November 2, 2020: According to recommendations from the Maryland Department of Health (MDH), HCLS is moving to a 48-hour quarantine period for returned materials effective Monday, November 2. While the REALM study provides data to inform decisions, it does not provide recommendations. The MDH reviewed the REALM data and subsequently recommended a 48 hour quarantine period.
From the outset of the pandemic, HCLS has aligned its policies and practices with guidance from medical science experts at the national, state and local level and will continue to do so. This new guidance from MDH is the latest pivot, but likely not the last, as experts the world over are still learning and providing libraries with the information needed to successfully adapt.
As part of the REALM (Reopening Archives Libraries and Museums) Project, OCLC, the Institute of Museum and Library Services, and Battelle are conducting research on how long the COVID-19 virus survives on materials that are prevalent in libraries, archives, and museums. The project will draw upon the research to produce authoritative, science-based information on how—or if— materials can be handled to mitigate exposure to staff and visitors. To date, five rounds of tests have been conducted.
- Round one tested a hardback book cover (buckram cloth), softback book cover, plain paper pages inside a closed book, plastic book covering (biaxially oriented polyester film), and DVD case.
- Round two tested Braille paper pages, glossy paper pages from a coffee table book, magazine pages, children’s board book, and archival folders
- Round three tested a talking book, USB cassette, DVD, storage bag (flexible plastic), storage container (rigid plastic), and plexiglass.
- Round four tested a hardback book cover (buckram cloth), softcover book cover (coated paper), plastic protective cover (biaxially oriented polyester film), DVD case (polypropylene), and expanded polyethylene foam (1-inch expanded polyethylene foam).
- Round five tested a leather book cover, synthetic leather, polyolefin fabric, cotton fabric, and nylon webbing.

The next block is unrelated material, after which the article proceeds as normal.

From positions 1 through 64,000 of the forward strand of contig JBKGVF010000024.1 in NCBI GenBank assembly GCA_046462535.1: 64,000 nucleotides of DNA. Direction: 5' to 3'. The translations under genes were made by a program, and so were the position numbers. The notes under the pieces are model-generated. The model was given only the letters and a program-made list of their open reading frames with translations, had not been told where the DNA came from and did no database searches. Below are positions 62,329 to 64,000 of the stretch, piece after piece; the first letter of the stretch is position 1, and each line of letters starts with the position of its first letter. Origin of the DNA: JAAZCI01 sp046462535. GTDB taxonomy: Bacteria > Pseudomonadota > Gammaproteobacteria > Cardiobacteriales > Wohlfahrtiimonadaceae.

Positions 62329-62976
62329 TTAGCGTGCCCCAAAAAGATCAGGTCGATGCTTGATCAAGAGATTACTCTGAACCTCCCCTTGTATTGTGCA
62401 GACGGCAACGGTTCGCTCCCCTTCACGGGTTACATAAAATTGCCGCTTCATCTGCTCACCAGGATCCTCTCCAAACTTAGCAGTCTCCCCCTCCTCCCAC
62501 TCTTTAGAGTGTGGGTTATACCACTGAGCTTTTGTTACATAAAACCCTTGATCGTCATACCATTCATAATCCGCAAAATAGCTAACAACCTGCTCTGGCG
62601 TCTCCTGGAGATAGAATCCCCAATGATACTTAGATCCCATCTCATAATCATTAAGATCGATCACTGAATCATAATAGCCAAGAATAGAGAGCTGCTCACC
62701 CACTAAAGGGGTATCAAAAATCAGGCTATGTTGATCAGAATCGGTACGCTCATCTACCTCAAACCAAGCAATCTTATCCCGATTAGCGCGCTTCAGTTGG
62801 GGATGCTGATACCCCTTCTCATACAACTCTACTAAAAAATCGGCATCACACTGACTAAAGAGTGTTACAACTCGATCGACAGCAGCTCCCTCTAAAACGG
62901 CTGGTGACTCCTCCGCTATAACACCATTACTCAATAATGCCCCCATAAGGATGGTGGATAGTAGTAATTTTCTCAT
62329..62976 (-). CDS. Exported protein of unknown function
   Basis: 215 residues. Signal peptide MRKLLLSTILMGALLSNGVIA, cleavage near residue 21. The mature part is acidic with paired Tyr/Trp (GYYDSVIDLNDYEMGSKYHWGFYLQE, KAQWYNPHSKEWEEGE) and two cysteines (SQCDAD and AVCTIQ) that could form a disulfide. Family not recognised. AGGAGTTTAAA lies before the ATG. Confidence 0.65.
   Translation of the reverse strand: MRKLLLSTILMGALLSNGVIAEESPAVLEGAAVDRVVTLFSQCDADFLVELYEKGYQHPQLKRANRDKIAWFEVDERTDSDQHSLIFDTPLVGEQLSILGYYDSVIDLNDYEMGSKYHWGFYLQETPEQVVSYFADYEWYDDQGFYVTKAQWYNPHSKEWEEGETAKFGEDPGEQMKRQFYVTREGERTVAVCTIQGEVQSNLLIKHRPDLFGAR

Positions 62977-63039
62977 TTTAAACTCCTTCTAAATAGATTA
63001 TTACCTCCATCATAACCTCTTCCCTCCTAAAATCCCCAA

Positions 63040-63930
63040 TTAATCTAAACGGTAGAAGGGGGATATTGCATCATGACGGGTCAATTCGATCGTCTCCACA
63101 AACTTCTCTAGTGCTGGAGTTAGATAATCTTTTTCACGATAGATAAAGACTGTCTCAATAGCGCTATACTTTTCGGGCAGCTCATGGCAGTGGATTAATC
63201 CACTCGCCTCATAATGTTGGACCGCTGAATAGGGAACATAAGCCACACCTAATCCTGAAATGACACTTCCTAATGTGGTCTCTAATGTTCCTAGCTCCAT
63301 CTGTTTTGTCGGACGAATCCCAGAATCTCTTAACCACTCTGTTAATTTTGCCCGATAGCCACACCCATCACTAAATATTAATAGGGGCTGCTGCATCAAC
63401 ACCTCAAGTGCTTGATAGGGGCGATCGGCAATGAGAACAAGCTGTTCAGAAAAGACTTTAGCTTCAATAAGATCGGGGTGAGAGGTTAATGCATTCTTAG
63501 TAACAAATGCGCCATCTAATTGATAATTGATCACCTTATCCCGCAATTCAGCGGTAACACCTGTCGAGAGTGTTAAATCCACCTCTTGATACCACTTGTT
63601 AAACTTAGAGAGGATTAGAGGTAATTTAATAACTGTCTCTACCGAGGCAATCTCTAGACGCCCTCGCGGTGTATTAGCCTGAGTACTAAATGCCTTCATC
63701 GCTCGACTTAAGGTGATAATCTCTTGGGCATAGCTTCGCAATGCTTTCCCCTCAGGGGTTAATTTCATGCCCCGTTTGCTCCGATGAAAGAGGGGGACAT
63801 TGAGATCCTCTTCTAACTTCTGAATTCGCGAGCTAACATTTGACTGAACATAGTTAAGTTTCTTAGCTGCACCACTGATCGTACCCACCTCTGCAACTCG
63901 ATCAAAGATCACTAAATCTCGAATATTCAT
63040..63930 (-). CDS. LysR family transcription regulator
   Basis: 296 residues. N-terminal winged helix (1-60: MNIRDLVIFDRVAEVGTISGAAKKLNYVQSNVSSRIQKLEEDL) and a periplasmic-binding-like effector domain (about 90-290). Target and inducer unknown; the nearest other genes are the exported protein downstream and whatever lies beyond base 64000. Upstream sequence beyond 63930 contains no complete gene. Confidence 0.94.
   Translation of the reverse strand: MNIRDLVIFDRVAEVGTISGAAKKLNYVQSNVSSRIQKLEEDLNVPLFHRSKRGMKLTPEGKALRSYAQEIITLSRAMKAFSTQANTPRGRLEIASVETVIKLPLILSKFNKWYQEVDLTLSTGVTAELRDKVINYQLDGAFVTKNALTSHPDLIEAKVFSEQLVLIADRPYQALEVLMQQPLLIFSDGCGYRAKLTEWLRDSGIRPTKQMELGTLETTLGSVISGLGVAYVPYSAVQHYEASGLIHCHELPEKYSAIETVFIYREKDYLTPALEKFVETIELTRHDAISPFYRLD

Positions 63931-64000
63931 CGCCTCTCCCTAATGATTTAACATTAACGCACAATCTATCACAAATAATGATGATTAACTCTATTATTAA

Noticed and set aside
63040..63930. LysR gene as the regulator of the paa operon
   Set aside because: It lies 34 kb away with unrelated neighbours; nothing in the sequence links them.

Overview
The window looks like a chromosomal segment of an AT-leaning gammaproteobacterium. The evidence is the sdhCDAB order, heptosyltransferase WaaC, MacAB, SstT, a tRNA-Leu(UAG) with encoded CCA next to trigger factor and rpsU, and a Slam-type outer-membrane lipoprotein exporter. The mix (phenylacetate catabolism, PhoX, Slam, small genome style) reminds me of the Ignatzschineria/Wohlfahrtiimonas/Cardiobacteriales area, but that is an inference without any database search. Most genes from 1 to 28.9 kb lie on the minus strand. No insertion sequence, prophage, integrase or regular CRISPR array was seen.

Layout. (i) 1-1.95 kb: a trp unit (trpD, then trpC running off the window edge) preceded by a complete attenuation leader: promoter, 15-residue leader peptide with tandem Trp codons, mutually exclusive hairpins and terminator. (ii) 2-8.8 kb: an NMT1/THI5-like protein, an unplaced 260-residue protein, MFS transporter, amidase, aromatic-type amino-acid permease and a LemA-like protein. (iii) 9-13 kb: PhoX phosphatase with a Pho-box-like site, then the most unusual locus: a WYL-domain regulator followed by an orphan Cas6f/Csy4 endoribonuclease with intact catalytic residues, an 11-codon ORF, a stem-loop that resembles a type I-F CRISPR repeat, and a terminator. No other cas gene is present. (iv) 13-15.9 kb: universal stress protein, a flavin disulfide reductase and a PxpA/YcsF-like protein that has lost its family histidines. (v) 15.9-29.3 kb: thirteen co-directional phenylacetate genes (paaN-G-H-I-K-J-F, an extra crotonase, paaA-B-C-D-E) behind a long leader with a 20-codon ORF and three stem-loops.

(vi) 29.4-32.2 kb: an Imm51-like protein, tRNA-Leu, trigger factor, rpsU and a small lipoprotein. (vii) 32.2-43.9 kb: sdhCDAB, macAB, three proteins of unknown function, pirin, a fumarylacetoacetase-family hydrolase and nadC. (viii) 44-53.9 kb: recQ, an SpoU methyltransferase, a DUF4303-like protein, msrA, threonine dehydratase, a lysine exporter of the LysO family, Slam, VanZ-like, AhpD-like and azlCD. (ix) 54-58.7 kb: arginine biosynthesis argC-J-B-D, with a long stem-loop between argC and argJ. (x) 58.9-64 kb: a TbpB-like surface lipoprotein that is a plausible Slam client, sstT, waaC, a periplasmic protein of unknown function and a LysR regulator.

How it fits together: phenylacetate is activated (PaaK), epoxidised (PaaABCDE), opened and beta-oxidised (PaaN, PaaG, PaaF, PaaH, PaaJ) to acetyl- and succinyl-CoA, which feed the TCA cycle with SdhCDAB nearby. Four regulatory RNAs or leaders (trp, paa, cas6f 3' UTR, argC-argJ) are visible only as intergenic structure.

- Round six is testing five materials that are commonly found in furnishings and exhibits of libraries: marble (flooring, counters), powder-coated steel (lockers, shelving, book trucks, exhibit elements), laminate (countertops), brass (fixtures, railings), and glass (windows, display cases).
From the study, “Results show that after six days of quarantine, the SARS-CoV-2 virus was still detected on all five materials tested (graphic below). The results of Test 4 highlight the effect of stacking and its ability to prolong the survivability of the SARS-CoV-2 virus.”
The British Medical Journal article Managing Uncertainty in the COVID-19 Era presents five rules for making decisions during times of uncertainty:
- Most data will be flawed or incomplete. Be honest and transparent about this.
- For some questions, certainty can be or never be reached. Consider carefully whether to wait for definitive evidence or act on the evidence that you have.
- Make sense of complex situations by acknowledging the complexity, admitting ignorance, exploring the paradoxes, and reflecting collectively.
- Different people and different stakeholder groups interpret data differently. Deliberation among stakeholders may generate multifaceted solutions.
- Pragmatic intervention carefully observed and compared in real-world settings can generate useful data to complement the findings of controlled trials and other forms of evidence.
Read about HCLS phased reopening plans here.